The he letters of this chapter cover our experiences during the final phase of our Korean tour of duty. Rotated back to the rear for service in Able (“A”) Medical Hospital, we were both given work assignments in the medical records department. Because our job was that of taking care of health records, at the end of March we were sent to Japan on a liaison team to meet an incoming marine draft and manage their records. Then, in July, we were granted a rest and recuperation leave in Japan.
The Stars and Stripes newspaper kept us abreast of the war. As our duty at the hospital continued, the melting snows and mud of spring made roads impassable and streams too swift and deep for crossing. For a while, we were granted a lull in the fighting.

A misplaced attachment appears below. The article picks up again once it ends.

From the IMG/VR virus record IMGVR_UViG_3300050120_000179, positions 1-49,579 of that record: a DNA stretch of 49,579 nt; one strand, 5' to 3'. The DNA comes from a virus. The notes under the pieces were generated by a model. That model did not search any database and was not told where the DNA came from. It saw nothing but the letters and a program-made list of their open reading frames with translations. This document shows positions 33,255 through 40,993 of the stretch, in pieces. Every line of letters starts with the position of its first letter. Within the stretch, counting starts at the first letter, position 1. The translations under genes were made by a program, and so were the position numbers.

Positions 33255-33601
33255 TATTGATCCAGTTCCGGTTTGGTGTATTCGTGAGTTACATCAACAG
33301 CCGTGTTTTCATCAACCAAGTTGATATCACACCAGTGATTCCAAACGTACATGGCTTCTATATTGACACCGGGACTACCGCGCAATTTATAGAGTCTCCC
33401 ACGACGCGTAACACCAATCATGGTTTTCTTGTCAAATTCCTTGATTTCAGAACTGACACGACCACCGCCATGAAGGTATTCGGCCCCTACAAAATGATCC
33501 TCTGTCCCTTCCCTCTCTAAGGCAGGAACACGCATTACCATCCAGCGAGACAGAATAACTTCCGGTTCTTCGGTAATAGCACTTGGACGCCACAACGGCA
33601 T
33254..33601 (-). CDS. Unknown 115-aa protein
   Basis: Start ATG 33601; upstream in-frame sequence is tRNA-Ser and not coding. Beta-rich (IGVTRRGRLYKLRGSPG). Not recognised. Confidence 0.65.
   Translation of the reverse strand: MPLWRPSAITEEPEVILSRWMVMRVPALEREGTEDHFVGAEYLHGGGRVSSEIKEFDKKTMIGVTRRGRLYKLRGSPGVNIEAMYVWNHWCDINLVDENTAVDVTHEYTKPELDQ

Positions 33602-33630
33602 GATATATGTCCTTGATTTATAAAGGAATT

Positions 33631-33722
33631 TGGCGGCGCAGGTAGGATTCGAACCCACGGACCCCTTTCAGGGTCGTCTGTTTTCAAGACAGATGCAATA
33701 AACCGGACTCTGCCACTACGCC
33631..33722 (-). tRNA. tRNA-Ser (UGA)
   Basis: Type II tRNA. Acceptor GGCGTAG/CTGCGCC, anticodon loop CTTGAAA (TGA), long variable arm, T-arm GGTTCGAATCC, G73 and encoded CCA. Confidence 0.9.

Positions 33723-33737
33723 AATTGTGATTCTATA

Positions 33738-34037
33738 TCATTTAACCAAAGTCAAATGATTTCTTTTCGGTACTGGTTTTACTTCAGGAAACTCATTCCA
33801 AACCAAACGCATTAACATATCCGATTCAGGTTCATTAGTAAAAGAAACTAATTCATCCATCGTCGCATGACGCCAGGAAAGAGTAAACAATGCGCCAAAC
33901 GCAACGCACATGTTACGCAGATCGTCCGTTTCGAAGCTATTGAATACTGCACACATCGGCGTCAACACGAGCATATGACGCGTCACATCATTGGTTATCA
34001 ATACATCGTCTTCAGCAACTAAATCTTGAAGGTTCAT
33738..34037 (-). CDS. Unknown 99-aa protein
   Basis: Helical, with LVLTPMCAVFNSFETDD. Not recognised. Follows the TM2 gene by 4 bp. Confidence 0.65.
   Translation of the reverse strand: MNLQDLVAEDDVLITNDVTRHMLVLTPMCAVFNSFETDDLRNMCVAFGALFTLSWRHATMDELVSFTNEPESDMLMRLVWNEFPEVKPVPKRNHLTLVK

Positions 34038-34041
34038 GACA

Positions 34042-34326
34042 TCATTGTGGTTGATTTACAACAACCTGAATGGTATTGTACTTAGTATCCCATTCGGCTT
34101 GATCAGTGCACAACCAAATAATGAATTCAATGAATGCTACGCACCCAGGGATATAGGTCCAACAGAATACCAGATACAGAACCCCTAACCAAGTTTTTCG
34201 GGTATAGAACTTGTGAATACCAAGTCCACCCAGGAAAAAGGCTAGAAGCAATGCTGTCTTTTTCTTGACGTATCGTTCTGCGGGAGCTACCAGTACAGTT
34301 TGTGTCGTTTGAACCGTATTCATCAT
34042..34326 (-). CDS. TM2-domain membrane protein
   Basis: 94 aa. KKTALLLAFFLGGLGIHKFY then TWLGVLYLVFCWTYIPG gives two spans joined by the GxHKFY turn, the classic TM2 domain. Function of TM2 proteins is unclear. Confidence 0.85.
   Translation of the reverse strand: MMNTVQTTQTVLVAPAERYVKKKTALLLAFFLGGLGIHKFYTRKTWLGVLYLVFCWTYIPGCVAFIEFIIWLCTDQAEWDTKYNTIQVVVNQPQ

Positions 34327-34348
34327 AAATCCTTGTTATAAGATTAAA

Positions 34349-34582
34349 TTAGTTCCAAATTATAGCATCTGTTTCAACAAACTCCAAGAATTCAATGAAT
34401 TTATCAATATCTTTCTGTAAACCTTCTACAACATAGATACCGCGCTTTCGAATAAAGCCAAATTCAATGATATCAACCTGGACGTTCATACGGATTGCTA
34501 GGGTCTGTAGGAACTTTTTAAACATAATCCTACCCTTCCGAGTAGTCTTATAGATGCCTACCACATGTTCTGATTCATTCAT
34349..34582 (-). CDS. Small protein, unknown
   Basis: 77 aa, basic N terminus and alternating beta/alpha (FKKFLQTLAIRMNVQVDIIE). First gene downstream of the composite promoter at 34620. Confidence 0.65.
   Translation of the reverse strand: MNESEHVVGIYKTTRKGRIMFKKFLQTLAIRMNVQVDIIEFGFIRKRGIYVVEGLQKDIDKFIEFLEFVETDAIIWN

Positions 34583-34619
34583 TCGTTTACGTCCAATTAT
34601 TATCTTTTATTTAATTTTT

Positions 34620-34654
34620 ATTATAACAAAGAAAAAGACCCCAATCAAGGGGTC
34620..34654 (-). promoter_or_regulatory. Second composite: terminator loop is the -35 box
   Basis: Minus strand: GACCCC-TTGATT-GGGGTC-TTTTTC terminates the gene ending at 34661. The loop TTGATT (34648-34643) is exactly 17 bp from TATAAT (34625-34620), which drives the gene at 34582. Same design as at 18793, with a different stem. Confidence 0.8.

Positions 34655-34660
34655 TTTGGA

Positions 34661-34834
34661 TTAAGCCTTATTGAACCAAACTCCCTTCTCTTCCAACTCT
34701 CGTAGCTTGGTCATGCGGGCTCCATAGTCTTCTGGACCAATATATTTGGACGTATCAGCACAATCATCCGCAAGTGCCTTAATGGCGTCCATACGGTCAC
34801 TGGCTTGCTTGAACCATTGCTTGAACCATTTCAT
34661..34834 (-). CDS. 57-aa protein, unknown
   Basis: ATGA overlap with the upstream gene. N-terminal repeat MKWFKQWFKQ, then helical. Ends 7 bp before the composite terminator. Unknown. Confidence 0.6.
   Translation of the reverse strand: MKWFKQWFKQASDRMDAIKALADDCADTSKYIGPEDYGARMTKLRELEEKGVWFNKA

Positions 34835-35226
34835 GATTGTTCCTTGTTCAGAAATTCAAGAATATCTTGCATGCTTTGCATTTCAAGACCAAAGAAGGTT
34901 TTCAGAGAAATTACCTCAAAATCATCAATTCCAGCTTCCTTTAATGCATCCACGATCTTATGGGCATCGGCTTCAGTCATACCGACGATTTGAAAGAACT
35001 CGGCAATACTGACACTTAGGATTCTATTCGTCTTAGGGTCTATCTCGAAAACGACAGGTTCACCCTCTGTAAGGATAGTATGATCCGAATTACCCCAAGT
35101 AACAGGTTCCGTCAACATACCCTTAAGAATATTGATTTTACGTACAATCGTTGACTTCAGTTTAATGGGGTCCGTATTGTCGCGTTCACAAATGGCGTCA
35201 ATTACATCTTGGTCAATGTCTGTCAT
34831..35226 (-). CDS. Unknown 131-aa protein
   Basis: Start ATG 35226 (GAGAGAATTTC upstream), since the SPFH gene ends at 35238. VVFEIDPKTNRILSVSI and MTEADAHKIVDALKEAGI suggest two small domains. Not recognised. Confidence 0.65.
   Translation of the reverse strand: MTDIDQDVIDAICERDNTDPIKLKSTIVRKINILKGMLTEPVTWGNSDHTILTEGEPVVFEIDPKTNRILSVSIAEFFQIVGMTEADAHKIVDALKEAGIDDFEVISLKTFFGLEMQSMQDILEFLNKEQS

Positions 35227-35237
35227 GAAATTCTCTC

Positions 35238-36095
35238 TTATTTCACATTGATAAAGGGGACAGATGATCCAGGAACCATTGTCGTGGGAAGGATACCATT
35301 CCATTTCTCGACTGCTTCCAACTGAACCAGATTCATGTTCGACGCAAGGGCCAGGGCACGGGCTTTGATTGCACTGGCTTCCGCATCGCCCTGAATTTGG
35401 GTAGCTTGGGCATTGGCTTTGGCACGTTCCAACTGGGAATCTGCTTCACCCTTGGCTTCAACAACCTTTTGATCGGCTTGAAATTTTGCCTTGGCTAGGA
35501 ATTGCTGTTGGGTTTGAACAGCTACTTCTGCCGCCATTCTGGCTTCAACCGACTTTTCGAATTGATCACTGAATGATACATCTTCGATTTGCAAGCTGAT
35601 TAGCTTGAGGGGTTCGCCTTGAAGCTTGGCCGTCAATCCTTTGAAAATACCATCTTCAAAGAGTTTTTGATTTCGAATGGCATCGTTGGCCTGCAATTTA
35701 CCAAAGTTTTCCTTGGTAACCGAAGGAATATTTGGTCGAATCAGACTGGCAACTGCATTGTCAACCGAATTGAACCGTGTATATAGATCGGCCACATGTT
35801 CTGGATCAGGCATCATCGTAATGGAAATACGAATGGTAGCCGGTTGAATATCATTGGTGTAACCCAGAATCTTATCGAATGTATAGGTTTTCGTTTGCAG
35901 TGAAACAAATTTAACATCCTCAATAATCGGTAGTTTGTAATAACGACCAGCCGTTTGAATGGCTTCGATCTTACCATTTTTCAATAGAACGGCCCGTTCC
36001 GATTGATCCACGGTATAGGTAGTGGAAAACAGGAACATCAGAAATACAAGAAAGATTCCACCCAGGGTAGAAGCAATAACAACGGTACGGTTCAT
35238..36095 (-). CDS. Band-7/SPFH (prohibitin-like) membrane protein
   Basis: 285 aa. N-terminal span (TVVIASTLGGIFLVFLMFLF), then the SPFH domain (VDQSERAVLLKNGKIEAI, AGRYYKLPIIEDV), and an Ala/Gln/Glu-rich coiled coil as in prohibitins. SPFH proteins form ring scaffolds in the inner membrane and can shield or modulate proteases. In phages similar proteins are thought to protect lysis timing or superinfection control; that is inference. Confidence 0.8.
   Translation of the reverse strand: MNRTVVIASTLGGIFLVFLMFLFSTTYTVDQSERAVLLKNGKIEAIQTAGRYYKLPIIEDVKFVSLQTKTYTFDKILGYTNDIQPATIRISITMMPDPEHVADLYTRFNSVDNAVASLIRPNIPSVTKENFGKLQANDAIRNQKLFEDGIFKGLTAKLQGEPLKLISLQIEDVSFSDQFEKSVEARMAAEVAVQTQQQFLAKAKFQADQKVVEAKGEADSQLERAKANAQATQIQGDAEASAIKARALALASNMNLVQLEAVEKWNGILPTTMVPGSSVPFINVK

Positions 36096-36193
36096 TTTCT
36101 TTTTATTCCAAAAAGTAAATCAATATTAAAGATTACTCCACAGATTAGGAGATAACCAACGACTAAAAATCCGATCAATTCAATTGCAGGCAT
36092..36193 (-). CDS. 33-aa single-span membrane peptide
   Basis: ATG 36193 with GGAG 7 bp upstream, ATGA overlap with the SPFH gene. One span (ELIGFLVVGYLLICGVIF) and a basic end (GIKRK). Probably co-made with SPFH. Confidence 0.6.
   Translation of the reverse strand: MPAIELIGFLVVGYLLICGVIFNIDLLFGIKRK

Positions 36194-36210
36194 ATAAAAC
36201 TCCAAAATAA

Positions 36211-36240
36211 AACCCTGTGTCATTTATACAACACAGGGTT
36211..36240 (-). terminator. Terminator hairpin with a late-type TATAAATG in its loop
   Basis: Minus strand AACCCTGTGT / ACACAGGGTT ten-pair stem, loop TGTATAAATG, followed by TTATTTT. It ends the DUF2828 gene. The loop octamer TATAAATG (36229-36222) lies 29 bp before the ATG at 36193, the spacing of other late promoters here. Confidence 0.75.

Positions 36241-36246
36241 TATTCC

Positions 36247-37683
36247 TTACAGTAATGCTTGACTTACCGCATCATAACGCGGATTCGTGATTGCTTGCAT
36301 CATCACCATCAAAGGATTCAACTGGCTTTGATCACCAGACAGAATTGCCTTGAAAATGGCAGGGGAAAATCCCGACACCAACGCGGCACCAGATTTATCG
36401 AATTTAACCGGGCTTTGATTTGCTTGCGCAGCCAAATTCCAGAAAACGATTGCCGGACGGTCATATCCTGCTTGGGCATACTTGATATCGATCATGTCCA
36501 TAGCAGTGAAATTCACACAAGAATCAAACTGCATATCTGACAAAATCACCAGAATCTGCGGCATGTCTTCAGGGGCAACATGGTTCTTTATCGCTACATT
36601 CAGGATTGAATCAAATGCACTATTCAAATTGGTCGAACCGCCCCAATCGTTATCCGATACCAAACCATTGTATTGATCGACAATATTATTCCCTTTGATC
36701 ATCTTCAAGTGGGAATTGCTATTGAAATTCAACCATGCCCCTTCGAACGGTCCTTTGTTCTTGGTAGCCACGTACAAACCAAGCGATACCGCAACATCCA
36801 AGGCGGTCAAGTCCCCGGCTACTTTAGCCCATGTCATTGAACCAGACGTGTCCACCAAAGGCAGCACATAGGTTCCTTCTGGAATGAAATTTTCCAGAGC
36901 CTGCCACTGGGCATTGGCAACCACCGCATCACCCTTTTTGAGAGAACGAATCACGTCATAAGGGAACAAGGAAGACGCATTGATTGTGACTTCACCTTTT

Then the helicopter action increased, bringing casualties to Able Hospital’s reception platform, as the Chinese accelerated their tempo on the First Marine Divisions front. Dick’s letters of March 26 and April 6, 1953, and his comments in the Reflections section, discuss the impact of these outpost battles on the Second Battalion he had served with. The Chinese threw two company-sized attacks against Fifth Marine Regiment outposts. They were beaten off, and the marines quickly counterattacked. Just before our trip to Japan, around the 22nd of March, the Chinese mounted a counterblow, sending two companies against the First Marine Regiment’s outposts Hedy